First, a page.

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Difference Between CAN Bus and SAE J1939 Data Logger

Posted by Wilfried Voss on

SAE J1939 - Serial Network for Diesel Engines

SAE J1939 has become the accepted industry standard and the vehicle network technology of choice for off-highway machines in applications such as construction, material handling, agriculture, and forestry machines. SAE J1939 is a higher-layer protocol that utilizes Controller Area Network (CAN Bus) as its hardware layer. Consequently, many vendors in the CAN Bus industry claim SAE J1939 compatibility, because their devices support CAN 2.0 A/B, which assures support of 29-bit message identifiers as used in SAE J1939.

The truth is, CAN 2.0 A/B merely addresses the hardware, specifically the CAN Bus controller functionality. In order to fully support higher-layer protocols, such as SAE J1939, you will need additional software to satisfy protocol-specific features.

The common perception is that logging mere CAN Bus data is sufficient, since the data logger will catch all CAN data frames, including those for network management. In case of SAE J1939, that includes data frames dedicated to address claims, message requests, Transport protocol (TP), etc. Nevertheless, you will still need a software to present the information in a readable format. For instance, the Vehicle Identification Number (VIN) is reported by using the TP, meaning, it is segmented over several CAN data frames.

However, the recording of the VIN under SAE J1939 reveals the most serious shortcoming of mere CAN data recording: CAN Bus data loggers can only record what they "see" on the bus; they are not able to send Request messages to obtain data such as VIN (Vehicle Identification Number), Engine Hours, Fuel Consumption, Vehicle Weight, Tire Pressure, Battery Potential, and further parameters necessary for fleet management or ELD applications.

In order to request data, the device must provide its node address, and that can only be accomplished with an onboard J1939 protocol stack. The ability of requesting data also negates the advantages of "Silent Mode," as promoted by vendors of CAN data loggers (Silent Mode guarantees that the device does not engage in any network activity).

Special Requirements for an SAE J1939 Data Logger

Besides the standard requirements (such as message filtering, timestamping, silent mode, baudrate auto-detect, etc.), an SAE J1939 data logger needs additional features that most of the devices available in the marketplace do not provide. They are:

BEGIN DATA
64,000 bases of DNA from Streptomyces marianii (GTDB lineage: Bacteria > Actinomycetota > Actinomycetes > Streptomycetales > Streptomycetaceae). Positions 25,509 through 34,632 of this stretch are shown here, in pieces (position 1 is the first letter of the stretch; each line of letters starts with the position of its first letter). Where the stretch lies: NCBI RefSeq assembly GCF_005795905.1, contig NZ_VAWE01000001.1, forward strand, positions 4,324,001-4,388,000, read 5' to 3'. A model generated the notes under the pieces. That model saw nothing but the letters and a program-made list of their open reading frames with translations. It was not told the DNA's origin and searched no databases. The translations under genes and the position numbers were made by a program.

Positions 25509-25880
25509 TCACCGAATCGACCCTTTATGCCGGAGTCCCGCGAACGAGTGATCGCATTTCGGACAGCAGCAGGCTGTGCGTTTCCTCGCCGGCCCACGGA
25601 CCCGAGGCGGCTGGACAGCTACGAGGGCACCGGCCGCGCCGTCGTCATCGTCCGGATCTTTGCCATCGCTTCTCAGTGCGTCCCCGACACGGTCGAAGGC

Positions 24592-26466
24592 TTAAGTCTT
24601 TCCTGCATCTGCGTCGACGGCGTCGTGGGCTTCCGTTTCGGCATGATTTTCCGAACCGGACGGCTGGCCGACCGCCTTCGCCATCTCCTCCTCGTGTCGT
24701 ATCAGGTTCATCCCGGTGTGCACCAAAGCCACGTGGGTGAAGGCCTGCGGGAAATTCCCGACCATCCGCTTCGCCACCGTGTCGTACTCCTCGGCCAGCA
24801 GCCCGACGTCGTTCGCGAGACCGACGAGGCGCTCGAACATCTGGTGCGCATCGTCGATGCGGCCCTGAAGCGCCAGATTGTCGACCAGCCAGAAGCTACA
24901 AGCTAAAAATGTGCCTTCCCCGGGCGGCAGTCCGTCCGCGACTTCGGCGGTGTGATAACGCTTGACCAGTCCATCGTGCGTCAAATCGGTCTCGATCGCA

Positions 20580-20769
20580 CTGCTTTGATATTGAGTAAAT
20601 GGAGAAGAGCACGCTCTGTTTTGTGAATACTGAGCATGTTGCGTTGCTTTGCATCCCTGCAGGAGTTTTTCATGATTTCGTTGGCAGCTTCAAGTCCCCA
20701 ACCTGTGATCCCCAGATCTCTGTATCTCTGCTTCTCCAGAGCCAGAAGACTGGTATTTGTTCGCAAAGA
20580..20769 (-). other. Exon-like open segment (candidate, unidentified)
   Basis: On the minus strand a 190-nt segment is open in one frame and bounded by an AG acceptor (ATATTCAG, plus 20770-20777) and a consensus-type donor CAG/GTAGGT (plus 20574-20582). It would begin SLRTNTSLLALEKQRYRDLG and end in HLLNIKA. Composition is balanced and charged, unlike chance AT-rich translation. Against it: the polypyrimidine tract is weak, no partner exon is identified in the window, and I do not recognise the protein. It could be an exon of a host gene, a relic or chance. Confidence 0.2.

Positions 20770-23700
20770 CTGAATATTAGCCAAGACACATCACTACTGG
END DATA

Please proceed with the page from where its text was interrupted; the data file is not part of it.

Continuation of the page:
• Full SAE J1939 protocol support (mandatory for message requests)
  • Extended temperature range of -40C to +85C (think mining or agricultural equipment in the midwest US or Canada)
  • Dust resistance
  • Splash water resistance

We at Copperhill Technologies have investigated all these aspects, and we have applied them to our newest development, our SAE J1939 Gateway And Data Logger With Real-Time Clock.

The SAE J1939 Gateway And Data Logger is ideal for vehicle fleet management (trucks, buses, agricultural equipment, and any other diesel engine application), prototype field testing, diagnostics, or reverse engineering.

The SAE J1939 Gateway And Data Logger records SAE J1939 message frames (PGNs) onto an onboard MicroSD memory card and timestamps them with a real-time clock (RTC). Alternatively, it can be used for mere SAE J1939 data monitoring and viewing.

Our SAE J1939 Data Logger comes with an integrated SAE J1939 protocol stack that allows the negotiation of a node address, which is needed to request information from the network. All setup information (message filtering and request messages) is easily set through our free-of-charge Windows software.

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SAE J1939 Starter Kit And Network Simulator

SAE J1939 Starter Kit And Network Simulator

Our JCOM.J1939 Starter Kit And Network Simulator is designed to allow the experienced engineer as well as the beginner to experiment with SAE J1939 data communication without the need of connecting to a real-world J1939 network, i.e. a diesel engine. It may sound obvious, but in order to establish a network, you need at least two nodes, and that fact applies especially to CAN/J1939 where the CAN controller will basically shut down after transmitting data without receiving a response. For that reason, our jCOM.J1939 Starter Kit And Network Simulator consists of two J1939 nodes, namely our jCOM.J1939.USB, an SAE J1939 ECU Simulator Board With USB Port.

The jCOM.J1939.USB gateway board is a high-performance, low-latency vehicle network adapter for SAE J1939 applications. The board supports the full SAE J1939 protocol according to J1939/81 Network Management (Address Claiming) and J1939/21 Transport Protocol (TP).

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